Born December 22, 1929, in New York City, Hubbard was the eldest child of toy maker Louis Marx, founder of Louis Marx Toys, the worlds largest toy company in the middle 20th century, and hailed as the Toy King of America. After attending Dalton and Rye Country Day schools, she graduated Cum Laude from Bryn Mawr College. While studying abroad at the Sorbonne in November 1949, she met artist and painter Earl Hubbard at a Parisienne caf. They married on January 3, 1951, in New York City at St. Thomas Church Fifth Avenue. After two decades of intellectual collaboration that saw them become leaders in the pro-space movement, they separated in 1973.

In the 1970s Hubbard formed the Committee for the Future in Washington D.C. and she co-invented the SYNCON PROCESS developing a new social process moving toward a more synergistic democracy to seek common goals and match needs with resources The SYNCONS were held, with many different types of groups, including gang leaders from Los Angeles, space scientists from Huntsville, and students at Southern Illinois University to examine a new global goal to build new worlds on Earth, new worlds in Space, new worlds in the Human Mind.

In 1984 her name was placed in nomination for the Vice Presidency on the Democratic ticket proposing an Office for the Future to map, track, connect and communicate what is working and a Peace Room as sophisticated as a war room in the office of the vice presidency. She delivered a speech on the convention floor.In the early 80s she was an active Soviet-American Citizen Diplomat, working with Rama Vernon to hold Soviet-American Citizen conferences in Moscow and in Washington D.C. using the SYNCON conference format.Hubbards books include The Hunger of Eve, Conscious Evolution, and Emergence.

In 2011, Conversations with God author Neal Donald Walschwrote the biography, The Mother of Invention: The Legacy of Barbara Marx Hubbard and the Future of YOU. She was the subject of the recent documentary film American Visionary.In recent years she worked closely with Catholic sisters to bring forth her view of the evolutionary approach to the New Testament.She is a co-founder of the World Future Society, the Association for Global New Thought, The Club of Budapest, the Evolutionary Leaders, and is co-chair of The Foundation for Conscious Evolution.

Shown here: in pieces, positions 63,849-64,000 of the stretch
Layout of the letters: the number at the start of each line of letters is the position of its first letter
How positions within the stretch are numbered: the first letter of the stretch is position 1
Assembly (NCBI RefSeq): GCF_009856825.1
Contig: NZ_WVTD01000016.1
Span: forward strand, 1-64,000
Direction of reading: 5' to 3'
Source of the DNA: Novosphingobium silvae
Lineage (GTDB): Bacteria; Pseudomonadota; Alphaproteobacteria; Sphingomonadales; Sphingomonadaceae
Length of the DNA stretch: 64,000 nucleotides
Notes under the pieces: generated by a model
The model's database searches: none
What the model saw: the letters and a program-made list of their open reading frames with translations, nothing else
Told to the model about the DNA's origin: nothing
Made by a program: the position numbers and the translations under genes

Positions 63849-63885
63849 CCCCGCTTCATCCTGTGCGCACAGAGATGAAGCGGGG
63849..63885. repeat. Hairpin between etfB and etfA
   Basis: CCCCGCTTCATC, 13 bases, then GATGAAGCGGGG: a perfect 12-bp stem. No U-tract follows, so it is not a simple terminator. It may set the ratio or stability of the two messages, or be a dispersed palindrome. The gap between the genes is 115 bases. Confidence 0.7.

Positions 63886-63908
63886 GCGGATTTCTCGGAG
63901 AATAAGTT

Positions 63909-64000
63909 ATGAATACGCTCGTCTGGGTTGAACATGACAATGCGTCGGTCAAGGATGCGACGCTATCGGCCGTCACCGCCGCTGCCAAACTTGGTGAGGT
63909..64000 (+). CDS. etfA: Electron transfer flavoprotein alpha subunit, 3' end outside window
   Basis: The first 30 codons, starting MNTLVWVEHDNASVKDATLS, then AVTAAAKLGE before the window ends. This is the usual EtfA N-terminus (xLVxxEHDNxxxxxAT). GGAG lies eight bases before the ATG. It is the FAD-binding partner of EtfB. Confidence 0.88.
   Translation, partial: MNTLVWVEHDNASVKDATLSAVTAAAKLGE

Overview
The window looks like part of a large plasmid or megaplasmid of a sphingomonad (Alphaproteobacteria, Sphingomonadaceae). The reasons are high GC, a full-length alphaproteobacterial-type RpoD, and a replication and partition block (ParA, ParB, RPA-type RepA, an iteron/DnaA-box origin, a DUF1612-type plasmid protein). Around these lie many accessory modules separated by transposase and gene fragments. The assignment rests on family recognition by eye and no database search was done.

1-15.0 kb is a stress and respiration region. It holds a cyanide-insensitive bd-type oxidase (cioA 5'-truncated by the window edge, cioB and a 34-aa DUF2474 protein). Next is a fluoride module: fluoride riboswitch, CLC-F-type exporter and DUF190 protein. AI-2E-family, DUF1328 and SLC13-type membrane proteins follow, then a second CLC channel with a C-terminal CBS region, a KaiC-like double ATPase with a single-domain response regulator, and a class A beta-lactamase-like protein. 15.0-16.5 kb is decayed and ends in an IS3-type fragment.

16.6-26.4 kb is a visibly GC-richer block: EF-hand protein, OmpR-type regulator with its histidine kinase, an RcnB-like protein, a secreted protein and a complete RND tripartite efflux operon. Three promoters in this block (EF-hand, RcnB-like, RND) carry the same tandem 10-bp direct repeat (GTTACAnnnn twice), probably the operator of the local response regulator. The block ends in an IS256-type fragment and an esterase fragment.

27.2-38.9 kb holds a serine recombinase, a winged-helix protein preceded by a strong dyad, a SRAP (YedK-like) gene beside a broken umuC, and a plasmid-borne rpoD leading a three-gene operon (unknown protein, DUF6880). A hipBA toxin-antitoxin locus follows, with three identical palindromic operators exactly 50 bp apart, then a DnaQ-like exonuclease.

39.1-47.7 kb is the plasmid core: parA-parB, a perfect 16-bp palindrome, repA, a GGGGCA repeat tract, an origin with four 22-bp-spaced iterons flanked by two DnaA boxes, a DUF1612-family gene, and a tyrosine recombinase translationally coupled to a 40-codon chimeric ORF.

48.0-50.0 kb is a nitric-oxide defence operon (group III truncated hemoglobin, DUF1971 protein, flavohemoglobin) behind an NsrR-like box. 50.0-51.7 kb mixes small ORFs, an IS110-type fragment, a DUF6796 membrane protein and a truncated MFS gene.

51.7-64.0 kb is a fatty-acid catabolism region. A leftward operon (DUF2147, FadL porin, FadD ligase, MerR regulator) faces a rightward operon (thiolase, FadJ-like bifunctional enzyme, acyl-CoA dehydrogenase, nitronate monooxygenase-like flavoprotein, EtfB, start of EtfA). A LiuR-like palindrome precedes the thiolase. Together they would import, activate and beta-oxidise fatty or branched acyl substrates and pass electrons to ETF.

Barbara Marx Hubbard is survived by four children: Suzanne Hubbard, a tapestry artist, Woodleigh Hubbard, an artist and illustrator; Alexandra Morton, a marine biologist and environmental activist, and Lloyd Hubbard, retired USAF Lt. Colonel. Her eldest son, Wade Hubbard, a musician, preceded her. She has 8 grandchildren: Danielle Hubbard, Peter L. Hubbard, Jarrett Morton, Renee Brown, Clio Morton, Savannah Hubbard, Liam Hubbard, and Tegan Hubbard. She is survived by her sibling financier Louis Marx, Jr.; artist Jacqueline Barnett; social-change activist Patricia Ellsberg, wife of Pentagon Papers whistleblower Daniel Ellsberg; and Curtis Marx, a computer scientist. Her longtime partner, Sidney Lanier, passed in 2013.

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Tribute to Barbara Marx Hubbard - Ubiquity University

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May 17th, 2019 at 11:51 am

Barbara Marx Hubbard Peacefully Passed Away April 10th, 2019 …

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In the 1920s,Edward Bernays, the so-called father of public relations, wrote several influential books outlining the principles of successful propaganda. In his book by that title, Bernaysarguedthat the mind of the peopleis made up for it bythose persons who understand the manipulation of public opinion and know how to skillfully supply the public with inherited prejudices and verbal formulas.

Bernays comments come to mind in the current climate of hostility and intolerance being directed against individuals pejoratively dubbed by the vaccine lobby as anti-vaxxers. The dumbed-down propaganda being plastered across the mainstream media on an almost daily basis would have the public believe that anyone who questionsanyaspect of vaccination is ignorant, selfish or both. However, there is a glaring flaw with this logic. The incontrovertible factwhich the legislators, regulators, reporters and citizens who are participating in mass tarring and feathering are not honest enough to admitis that many of the people classified as anti-vaxxers are actually ex-vaxxers whose dutiful adherence to current vaccine policies led to serious vaccine injury in themselves or a loved one.